The house that is allocated to the new envoy of workers from Tzfat is near the edge of the city: abandoned by Muslims who, no doubt, went to seek prosperity in Alexandria or Aleppo. It is the sort of house that has been handed down through the generations, but now lies empty and desolate.
Bilhah has sent a message to the woman in charge of the cleaning, but has received no response in return. Toward midday, she gets up from her desk and passes Elvira hunched over her accounts.
“I am going to check up on the house for the new envoy.”
Elvira looks up. “The police force? Word was that Castro was overseeing it himself.”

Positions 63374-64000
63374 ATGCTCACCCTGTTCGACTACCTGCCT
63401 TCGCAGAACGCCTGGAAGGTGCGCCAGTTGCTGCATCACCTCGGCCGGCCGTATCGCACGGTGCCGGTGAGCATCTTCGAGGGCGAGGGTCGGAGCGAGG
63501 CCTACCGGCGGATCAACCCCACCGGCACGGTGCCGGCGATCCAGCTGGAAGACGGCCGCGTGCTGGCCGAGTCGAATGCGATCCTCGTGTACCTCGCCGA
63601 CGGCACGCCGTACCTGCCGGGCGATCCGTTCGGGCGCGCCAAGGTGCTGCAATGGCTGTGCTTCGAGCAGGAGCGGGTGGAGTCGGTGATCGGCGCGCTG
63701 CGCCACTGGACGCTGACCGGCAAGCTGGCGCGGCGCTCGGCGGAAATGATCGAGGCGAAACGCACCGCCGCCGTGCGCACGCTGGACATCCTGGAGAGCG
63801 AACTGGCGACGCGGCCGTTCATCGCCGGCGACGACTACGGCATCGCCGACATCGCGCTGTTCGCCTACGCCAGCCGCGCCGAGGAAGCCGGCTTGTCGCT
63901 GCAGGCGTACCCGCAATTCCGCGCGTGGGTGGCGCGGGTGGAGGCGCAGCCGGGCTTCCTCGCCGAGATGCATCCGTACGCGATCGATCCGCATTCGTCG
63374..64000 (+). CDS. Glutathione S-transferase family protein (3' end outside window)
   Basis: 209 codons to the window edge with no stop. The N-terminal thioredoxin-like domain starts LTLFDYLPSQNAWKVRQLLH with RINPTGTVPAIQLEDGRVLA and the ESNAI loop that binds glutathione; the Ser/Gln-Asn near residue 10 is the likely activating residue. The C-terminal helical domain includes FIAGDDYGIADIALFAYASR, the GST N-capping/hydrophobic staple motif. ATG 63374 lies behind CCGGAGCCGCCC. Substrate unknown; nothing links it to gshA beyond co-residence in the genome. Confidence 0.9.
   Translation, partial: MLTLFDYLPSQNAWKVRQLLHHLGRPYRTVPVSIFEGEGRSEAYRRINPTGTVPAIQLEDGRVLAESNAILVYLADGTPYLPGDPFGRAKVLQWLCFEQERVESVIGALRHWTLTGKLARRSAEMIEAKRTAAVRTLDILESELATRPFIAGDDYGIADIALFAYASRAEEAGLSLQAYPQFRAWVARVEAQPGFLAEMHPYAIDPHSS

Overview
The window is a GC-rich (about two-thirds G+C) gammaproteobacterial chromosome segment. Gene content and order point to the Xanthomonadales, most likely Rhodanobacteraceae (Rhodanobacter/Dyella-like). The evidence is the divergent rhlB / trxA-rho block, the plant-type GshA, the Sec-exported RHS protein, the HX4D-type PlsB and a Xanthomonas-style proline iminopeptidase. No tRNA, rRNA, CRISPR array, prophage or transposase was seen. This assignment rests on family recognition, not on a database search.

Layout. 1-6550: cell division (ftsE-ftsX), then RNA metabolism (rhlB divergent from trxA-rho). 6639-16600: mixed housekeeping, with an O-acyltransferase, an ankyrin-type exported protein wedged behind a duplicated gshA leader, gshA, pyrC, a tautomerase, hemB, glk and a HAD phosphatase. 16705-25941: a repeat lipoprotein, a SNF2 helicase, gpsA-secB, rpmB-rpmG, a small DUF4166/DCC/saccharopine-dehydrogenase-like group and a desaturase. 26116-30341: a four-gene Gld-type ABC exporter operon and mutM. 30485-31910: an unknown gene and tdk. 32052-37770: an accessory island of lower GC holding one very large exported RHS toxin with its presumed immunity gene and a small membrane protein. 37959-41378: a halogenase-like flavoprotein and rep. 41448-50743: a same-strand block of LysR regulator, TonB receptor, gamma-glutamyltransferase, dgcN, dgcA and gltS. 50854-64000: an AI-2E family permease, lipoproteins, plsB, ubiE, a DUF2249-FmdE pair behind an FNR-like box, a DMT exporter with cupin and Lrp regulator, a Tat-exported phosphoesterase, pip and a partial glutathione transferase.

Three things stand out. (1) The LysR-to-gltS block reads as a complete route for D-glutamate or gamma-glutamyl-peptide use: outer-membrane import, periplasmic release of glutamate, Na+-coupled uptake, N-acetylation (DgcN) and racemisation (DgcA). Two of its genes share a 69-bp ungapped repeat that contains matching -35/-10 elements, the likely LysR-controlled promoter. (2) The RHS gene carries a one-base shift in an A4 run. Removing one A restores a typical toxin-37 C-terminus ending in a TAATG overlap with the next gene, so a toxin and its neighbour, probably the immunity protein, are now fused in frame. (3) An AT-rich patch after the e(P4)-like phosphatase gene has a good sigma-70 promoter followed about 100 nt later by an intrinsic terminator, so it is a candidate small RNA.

Bilhah shakes her head. “No. The men from Tzfat. Sent by this Leonora woman.”
At the entrance, Bilhah pauses, suddenly apprehensive. If the woman has been there, there should be no stray dogs or cats or foxes or even mice. But word is that she is not the youngest or strongest, that she misses corners and sometimes whole rooms.
“Shalom!” she calls out.
In return, she hears the splash of water and the bang of a stick. Bilhah walks into the dusty gloom and walks over to the windows, to throw open the shutters. Better.
She looks around. There should have been a delivery of blankets and pillows, of straw mattresses and lamps. Food they will receive in the great kitchen, where all the workers line up morning and evening, jangling their brass food tokens in their palms.